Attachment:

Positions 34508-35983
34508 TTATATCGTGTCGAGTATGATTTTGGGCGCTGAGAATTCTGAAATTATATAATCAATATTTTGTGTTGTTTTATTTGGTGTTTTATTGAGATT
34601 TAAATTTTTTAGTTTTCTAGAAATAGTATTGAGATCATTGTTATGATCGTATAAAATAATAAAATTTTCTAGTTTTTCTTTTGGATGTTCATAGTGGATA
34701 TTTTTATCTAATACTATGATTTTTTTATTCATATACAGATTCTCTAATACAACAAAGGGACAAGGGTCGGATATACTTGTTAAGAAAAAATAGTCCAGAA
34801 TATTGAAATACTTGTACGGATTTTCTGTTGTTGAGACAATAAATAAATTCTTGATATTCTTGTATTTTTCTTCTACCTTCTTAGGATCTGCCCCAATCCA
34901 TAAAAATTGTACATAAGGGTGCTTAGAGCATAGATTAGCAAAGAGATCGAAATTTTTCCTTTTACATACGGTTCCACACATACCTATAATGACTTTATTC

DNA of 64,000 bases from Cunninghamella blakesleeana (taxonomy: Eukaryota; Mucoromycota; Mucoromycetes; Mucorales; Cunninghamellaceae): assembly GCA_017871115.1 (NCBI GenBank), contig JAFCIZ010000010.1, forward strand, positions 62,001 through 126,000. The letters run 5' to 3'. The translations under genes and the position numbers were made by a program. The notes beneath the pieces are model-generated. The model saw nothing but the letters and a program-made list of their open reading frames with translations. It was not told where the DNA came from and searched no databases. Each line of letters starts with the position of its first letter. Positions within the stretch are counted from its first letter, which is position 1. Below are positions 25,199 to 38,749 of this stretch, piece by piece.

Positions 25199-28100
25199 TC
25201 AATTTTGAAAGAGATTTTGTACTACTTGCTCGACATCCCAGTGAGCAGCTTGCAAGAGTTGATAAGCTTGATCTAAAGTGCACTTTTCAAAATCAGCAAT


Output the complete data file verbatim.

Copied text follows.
Positions 34508-35983
34508 TTATATCGTGTCGAGTATGATTTTGGGCGCTGAGAATTCTGAAATTATATAATCAATATTTTGTGTTGTTTTATTTGGTGTTTTATTGAGATT
34601 TAAATTTTTTAGTTTTCTAGAAATAGTATTGAGATCATTGTTATGATCGTATAAAATAATAAAATTTTCTAGTTTTTCTTTTGGATGTTCATAGTGGATA
34701 TTTTTATCTAATACTATGATTTTTTTATTCATATACAGATTCTCTAATACAACAAAGGGACAAGGGTCGGATATACTTGTTAAGAAAAAATAGTCCAGAA
34801 TATTGAAATACTTGTACGGATTTTCTGTTGTTGAGACAATAAATAAATTCTTGATATTCTTGTATTTTTCTTCTACCTTCTTAGGATCTGCCCCAATCCA
34901 TAAAAATTGTACATAAGGGTGCTTAGAGCATAGATTAGCAAAGAGATCGAAATTTTTCCTTTTACATACGGTTCCACACATACCTATAATGACTTTATTC

DNA of 64,000 bases from Cunninghamella blakesleeana (taxonomy: Eukaryota; Mucoromycota; Mucoromycetes; Mucorales; Cunninghamellaceae): assembly GCA_017871115.1 (NCBI GenBank), contig JAFCIZ010000010.1, forward strand, positions 62,001 through 126,000. The letters run 5' to 3'. The translations under genes and the position numbers were made by a program. The notes beneath the pieces are model-generated. The model saw nothing but the letters and a program-made list of their open reading frames with translations. It was not told where the DNA came from and searched no databases. Each line of letters starts with the position of its first letter. Positions within the stretch are counted from its first letter, which is position 1. Below are positions 25,199 to 38,749 of this stretch, piece by piece.

Positions 25199-28100
25199 TC
25201 AATTTTGAAAGAGATTTTGTACTACTTGCTCGACATCCCAGTGAGCAGCTTGCAAGAGTTGATAAGCTTGATCTAAAGTGCACTTTTCAAAATCAGCAAT